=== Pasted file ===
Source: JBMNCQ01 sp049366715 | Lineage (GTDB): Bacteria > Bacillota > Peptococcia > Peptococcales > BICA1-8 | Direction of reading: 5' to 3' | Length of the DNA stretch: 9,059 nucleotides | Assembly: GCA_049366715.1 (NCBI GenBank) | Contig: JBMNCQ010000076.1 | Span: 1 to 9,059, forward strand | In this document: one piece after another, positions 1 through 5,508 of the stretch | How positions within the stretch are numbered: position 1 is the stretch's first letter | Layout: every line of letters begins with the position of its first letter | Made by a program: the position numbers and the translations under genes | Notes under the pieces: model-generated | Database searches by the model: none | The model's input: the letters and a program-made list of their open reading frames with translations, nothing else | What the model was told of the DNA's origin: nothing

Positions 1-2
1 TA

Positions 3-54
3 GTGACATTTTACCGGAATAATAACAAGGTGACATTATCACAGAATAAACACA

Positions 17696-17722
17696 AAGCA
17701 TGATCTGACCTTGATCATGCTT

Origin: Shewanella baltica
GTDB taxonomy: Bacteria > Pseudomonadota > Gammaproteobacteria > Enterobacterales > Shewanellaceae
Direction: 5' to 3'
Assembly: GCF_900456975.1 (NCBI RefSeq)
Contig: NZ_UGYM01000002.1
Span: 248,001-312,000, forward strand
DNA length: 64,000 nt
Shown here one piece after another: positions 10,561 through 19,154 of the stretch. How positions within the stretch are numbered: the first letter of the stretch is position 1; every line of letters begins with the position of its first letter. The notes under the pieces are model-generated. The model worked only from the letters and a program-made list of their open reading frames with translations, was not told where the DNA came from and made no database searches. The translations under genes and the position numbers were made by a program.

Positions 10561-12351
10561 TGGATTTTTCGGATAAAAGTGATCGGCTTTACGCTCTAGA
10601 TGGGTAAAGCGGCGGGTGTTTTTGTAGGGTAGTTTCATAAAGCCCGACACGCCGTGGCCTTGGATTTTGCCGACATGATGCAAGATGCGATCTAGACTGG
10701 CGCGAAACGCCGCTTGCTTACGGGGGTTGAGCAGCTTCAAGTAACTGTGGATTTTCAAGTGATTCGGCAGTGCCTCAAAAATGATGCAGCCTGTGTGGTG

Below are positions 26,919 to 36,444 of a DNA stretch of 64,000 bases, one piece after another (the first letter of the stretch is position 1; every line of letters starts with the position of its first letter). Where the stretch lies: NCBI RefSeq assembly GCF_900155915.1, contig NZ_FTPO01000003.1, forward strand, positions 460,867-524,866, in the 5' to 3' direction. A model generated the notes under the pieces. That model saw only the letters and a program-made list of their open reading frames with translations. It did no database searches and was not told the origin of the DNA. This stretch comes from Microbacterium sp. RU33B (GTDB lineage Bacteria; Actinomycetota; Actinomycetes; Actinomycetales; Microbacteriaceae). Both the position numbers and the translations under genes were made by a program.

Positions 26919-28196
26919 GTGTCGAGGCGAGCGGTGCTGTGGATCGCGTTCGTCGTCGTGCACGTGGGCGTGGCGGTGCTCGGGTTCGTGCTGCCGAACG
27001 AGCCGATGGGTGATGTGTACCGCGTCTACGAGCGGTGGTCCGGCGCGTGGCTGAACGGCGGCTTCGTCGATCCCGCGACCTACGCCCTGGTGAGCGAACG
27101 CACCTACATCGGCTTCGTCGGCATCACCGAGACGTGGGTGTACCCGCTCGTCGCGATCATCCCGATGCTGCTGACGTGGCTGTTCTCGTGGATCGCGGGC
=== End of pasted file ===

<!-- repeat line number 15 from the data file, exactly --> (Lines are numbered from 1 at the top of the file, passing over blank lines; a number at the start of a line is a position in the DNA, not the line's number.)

DNA length: 64,000 nt